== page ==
(THIS ARTICLE IS MACHINE TRANSLATED by Google from Norwegian)
The court drama has long been a favorite movie genre. In the courtroom, the actors can encounter the law's tightly directed scene, which facilitates condensed and intimate drama. There is something unifying about the dramaturgy of the legal play where judges, juries and lawyers all hold roles as representatives of the truth. The criminal act itself has been reversed, now it remains to pass a verdict with onlookers and juries as witnesses. Judgment should be seen as a statement of something true and objective (though of course not always er the).
This is true in many ways in reality as well, because even the most awful deeds are easier to digest if they are put on stage as part of the theater of the court.
Before the sentencing. One of the most famous courtroom dramas of recent times – and this was not a fiction – is the trial of Adolf Eichmann, who was essential in the Nazi extermination of Jews during World War II. The case took place in Jerusalem in 1963, and was peculiar for many reasons. Eichmann looked like a seemingly ordinary man, dumbfounded, brilliant, shy. But even though he did not deny what he had done, he apologized for having just done his job. Some, in the aftermath of this bureaucratization of genocide, will think of the Jewish philosopher Hannah Arendt's reflections on the trial, which she covered for The New Yorker (I'll be back to her).
There is a long game in the scenes before the facts come to court.
The Eichmann case was one of many court cases in which it is important to remember the following: Well, so much of the legal drama must necessarily take place before the carpet goes up in the law theater. Apart from the actual crime to be dealt with, there is often a long investigation and a lot of play in the scenes before the facts finally come to court (om they do it at all). There are parts of such a prehistory that we are told in the eminent film The hunt for Adolf Eichmann (which should be called "The State Against Fritz Bauer", which is the German original title).
State and citizen. When someone with (too) much power has enough to lose by associating with the court's drama, great effort is put into telling an alternative story – which is not always particularly fair or truthful. Fortunately, there are actors fighting such attempts to obstruct the process. There are people who, in a heroic way, continue to dig and push until the truth comes out. The hunt for Adolf Eichmann tells the story of such a human being. German State Attorney Fritz Bauer is chasing Nazi war criminals, but is being sabotaged by people in the state apparatus or business who are afraid of losing their jobs and going to prison. Bauer is particularly interested in acquiring Adolf Eichmann himself. If the chief bureaucrat is brought before a German court, the country and its population can begin to process the traumas of the war, the lawyer believes.
One day, Bauer receives a letter from Argentina, detailing where Eichmann is. He starts to thread the threads to investigate the information more closely. At the same time, he is investigating whether Eichmann can be tried before a German court at all, which is proving to be difficult. But then a solution opens up: The Israeli intelligence organization Mossad is also interested in getting involved in the war criminal. After much, though, they say they are willing to cooperate with Attorney General Bauer. If it is possible to get Eichmann to Jerusalem, Bauer can then request him extradited to Germany. Bauer also allies with the promising Karl Angermann (played by Ronald Zehrfeld), a younger lawyer, who helps him with the details.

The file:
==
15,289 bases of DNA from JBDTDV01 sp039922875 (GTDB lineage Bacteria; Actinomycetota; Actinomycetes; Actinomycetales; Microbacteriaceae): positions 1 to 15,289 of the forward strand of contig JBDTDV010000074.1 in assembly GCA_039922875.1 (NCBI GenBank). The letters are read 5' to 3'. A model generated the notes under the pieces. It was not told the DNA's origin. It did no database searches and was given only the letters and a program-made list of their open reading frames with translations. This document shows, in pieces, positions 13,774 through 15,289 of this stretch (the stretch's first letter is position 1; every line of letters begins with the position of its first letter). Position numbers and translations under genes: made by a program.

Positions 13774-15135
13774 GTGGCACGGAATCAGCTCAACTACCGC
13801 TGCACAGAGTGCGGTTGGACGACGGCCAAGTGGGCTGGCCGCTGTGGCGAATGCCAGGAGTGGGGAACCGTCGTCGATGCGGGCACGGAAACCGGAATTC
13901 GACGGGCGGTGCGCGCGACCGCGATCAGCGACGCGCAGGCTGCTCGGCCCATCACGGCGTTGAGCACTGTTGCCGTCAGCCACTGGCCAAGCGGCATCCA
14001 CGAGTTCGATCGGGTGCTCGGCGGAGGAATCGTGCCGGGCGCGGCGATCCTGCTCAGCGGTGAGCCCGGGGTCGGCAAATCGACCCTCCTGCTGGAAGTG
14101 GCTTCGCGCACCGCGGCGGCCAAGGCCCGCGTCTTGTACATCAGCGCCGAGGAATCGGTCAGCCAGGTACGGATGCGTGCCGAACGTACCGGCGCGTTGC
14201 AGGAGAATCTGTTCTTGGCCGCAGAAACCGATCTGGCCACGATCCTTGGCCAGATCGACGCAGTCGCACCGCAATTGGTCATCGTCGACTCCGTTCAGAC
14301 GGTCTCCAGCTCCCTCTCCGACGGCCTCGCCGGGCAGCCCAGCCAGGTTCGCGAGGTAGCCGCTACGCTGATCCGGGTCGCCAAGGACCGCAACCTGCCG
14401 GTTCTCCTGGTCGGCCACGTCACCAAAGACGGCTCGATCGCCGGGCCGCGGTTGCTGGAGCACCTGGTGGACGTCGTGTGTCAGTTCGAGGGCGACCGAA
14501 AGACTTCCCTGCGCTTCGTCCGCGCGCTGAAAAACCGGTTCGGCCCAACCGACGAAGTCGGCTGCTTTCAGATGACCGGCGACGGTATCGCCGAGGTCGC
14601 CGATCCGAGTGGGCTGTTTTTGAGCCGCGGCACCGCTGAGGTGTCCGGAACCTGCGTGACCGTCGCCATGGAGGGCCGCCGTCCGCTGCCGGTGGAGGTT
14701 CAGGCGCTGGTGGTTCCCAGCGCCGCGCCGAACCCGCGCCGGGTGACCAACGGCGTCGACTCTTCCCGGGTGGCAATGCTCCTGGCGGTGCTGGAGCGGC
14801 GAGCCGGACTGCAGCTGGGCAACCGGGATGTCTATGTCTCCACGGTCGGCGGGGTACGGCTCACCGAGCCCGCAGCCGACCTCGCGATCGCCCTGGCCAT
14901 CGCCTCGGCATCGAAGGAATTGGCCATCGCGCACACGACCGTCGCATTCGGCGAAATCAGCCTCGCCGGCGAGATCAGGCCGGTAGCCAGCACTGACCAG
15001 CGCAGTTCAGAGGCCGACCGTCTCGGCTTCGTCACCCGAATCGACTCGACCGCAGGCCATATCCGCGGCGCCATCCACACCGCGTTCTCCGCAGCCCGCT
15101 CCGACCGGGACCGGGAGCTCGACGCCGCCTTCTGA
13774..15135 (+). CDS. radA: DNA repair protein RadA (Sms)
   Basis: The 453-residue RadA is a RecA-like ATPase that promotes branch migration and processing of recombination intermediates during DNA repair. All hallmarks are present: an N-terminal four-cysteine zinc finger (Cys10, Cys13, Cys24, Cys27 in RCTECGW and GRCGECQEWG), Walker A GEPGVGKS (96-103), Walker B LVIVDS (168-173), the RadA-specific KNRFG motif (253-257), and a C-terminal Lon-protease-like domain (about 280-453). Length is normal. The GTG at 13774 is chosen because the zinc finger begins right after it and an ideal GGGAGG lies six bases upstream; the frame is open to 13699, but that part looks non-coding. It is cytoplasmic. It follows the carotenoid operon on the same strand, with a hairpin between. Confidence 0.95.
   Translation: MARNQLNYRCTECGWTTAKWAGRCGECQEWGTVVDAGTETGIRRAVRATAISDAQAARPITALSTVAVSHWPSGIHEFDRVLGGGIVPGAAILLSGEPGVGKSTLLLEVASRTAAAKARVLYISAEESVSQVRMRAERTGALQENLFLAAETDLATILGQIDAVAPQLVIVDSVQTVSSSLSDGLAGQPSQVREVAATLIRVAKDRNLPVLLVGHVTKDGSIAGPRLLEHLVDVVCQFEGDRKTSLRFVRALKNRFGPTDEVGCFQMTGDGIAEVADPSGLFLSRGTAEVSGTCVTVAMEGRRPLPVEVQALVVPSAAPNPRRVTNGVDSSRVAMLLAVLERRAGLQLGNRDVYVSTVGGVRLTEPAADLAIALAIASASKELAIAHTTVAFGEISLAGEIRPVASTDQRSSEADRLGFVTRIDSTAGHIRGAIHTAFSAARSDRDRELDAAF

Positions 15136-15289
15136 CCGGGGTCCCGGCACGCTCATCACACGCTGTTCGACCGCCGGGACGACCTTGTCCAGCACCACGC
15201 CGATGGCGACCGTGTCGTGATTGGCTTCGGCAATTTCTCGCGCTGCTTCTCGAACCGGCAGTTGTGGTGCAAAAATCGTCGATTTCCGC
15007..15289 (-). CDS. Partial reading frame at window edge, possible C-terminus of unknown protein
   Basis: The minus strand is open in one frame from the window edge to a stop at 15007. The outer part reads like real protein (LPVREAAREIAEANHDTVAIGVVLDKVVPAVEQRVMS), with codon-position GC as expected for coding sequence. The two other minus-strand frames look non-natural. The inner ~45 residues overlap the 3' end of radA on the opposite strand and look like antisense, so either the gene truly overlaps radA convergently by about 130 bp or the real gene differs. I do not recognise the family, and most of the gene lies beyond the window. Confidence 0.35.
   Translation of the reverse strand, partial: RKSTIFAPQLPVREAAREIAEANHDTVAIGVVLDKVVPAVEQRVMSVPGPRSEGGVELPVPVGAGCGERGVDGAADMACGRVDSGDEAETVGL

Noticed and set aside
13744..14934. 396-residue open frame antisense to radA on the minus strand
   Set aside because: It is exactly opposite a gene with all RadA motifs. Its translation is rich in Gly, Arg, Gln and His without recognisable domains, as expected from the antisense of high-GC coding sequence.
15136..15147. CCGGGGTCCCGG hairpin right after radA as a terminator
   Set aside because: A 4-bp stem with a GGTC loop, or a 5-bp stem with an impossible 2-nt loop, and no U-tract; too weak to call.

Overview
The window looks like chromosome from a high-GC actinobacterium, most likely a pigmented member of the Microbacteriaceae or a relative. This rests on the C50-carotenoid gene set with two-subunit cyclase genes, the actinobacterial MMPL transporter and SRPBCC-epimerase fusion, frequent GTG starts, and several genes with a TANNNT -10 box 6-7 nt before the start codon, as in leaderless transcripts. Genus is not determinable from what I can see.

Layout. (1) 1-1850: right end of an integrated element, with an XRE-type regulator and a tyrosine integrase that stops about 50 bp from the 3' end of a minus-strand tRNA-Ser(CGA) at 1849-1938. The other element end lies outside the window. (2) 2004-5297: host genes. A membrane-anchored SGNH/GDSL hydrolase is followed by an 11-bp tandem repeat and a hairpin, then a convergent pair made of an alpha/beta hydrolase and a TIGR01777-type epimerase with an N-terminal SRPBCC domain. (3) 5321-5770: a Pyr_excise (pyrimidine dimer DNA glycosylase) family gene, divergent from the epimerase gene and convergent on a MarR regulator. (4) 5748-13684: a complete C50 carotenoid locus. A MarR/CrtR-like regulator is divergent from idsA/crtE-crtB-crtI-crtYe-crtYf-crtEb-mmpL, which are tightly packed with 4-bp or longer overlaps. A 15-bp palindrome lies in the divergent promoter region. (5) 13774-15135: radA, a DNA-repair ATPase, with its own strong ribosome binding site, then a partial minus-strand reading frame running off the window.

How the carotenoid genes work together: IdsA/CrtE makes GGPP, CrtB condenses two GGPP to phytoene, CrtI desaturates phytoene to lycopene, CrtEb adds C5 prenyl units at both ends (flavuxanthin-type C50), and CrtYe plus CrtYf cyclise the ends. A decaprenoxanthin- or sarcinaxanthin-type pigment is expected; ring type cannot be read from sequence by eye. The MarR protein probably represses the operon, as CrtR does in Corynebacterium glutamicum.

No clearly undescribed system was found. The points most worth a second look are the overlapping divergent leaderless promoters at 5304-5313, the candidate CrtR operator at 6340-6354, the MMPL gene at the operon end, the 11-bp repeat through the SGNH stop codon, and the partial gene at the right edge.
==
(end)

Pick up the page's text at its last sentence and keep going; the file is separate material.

A settlement with Nazi perpetrators could create a new beginning.
Homosexuality as Achilles heel. But it's not that simple, of course. The powers and politicians of fifties Germany have a past in the Third Reich and are not afraid to use dirty methods.
The fact that the personal becomes part of politics helps to lift this film higher than the usual expectations of such political and legal drama. m Bauer and Angermann's sexual orientation becomes their Achilles heel, but it is also through them that a clearly defined alliance based on outsiders is deepened. We get to know relatively early on that Bauer lives with his wife because he likes men – and then we must remember that this is the 50s, where homosexuality was seen as "inadvertent" and was banned (in Norway, homosexuality was also completely criminalized to 1973). That this is great extortion material is obvious – but Bauer is very careful not to be ridiculed. The same cannot be said of his young companion, who is caught in the peach and threatened to lose both his family and his job if he does not want to betray Bauer.
The life of thought. Hannah Arendt wrote about Eichmann that he was not evil, but banal – because he did not think. For Arendt, it is not about thinking about the inability to investigate the conditions of your own actions, but also the apparatus you are part of and its legitimacy. It is Eichmann's thoughtlessness that led him to commit evil acts, not any inherent evil, Arendt reasoned. Like the Jewish philosopher, Bauer is also prepared to take the consequence of what he thinks. Not only will he put those responsible for Nazi outrage at German courts, but he will create a historical situation that transcends the fate of his country with Hitler at the helm. A settlement with Nazi perpetrators could create a new beginning, Bauer said.
The hunt for Adolf Eichmann is no original movie story as such. It is factual and sober and presents its argument restrained and subdued, with an appropriate and compelling time color. What makes the movie great is that it manages to tell convincingly about the value of doing the right thing, whatever, and the value of accepting the consequence of their actions and thoughts even if they put you in a difficult or unpleasant situation.